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Alastair (Baron Hans Henning Voigt)

Illustration from Harry Crosby's book Red Skeletons published in 1927

Hans Henning Otto Harry Baron von Voigt (20 October 1887 – 30 October 1969), best known by his nickname Alastair, was a German artist, composer, dancer, mime, poet, singer and translator.[1]


Mysterious, flamboyant, enigmatic and attractive to many people, Baron Hans Henning Voight was born of German nobility in Karlsruhe.[2]:5 In his youth he joined the circus and learned mime.[2] Shortly after leaving school he studied philosophy at Marburg University where he met the writer Boris Pasternak.[2] He was self-taught as an artist, and he was also a proficient dancer and pianist.[3]

He died in Munich in 1969.


He is best known as an illustrator, under the nom de plume "Alastair". His career as an artist was launched in 1914, when John Lane published Forty-Three Drawings by Alastair.[3]

His drawings, which are often decadent in spirit and have the look of Art Deco, are influenced somewhat by the drawings of the English artist Aubrey Beardsley, who illustrated works by Oscar Wilde, as Alastair would later do. His ‘serpentine line’ often depicts characters whose outlines are lightly drawn with the main areas filled in with ‘broken dotted lines’.[2]:6 His drawings were in black and white ink, sometimes with one colour added. Alastair's illustrations show a strong influence from the Decadent movement in art and poetry that had begun decades earlier, with the "perverse and sinister"[3] a recurring theme. Intricate decorative elements and fine detail are apparent in his works.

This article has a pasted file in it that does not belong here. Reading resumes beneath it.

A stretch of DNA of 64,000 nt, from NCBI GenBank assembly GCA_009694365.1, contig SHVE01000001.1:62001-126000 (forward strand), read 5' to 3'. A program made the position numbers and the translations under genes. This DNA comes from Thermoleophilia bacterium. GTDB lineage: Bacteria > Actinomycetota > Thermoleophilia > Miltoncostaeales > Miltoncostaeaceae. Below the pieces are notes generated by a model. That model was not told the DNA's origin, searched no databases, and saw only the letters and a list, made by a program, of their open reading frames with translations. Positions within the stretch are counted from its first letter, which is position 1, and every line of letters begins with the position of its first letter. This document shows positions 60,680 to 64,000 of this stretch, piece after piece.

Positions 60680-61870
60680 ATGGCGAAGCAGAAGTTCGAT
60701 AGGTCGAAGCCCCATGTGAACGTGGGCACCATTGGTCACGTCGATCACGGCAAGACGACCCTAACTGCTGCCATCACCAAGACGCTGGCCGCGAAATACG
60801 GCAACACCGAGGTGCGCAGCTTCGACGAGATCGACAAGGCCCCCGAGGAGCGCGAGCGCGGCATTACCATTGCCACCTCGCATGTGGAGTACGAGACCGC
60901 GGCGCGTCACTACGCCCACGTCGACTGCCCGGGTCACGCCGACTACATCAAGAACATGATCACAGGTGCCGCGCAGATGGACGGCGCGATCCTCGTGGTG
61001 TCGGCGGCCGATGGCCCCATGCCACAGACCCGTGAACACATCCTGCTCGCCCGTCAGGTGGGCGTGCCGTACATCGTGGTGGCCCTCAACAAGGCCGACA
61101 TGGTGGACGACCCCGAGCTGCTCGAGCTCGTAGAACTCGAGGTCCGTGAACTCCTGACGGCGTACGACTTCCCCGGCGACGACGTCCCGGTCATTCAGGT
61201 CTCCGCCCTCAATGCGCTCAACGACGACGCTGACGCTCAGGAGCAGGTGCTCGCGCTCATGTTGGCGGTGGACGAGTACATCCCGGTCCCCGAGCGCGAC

Alastair’s fame spread in 1920 with the publication of Wilde's The Sphinx, which contained ten full-page illustrations by him, ‘printed in black and turquoise’.[2]:12 Many of his drawings were inspired by the poems of Wilde, and in 1922 Alastair would illustrate a book of Wilde’s play Salome.[2]:13

Other books containing Alastair's illustrations include:

In The Blind Bow-Boy Alastair depicted the ‘androgynous male’.

Alastair had at least one public exhibition of his works during his lifetime, at the Weyhe Gallery in New York in 1925.[3]

During the 1930s, he stopped drawing, only to resume in 1964.[2]:pp. 24–29


  1. ^ Hans-Gert Roloff: Die Deutsche Literatur: Die Deutsche literatur von 1890 bis 1990. P. Lang 2003, p. 528
  2. ^ a b c d e f g h i j Arwas, Victor (1979). Alastair: Illustrator of Decadence. London: Thames and Hudson. 
  3. ^ a b c d Souter, Nick and Tessa (2012). The Illustration Handbook: A guide to the world's greatest illustrators. Oceana. p. 101. ISBN 9781845734732. 
  4. ^ "The birthday of the Infanta". Retrieved 2017-02-28.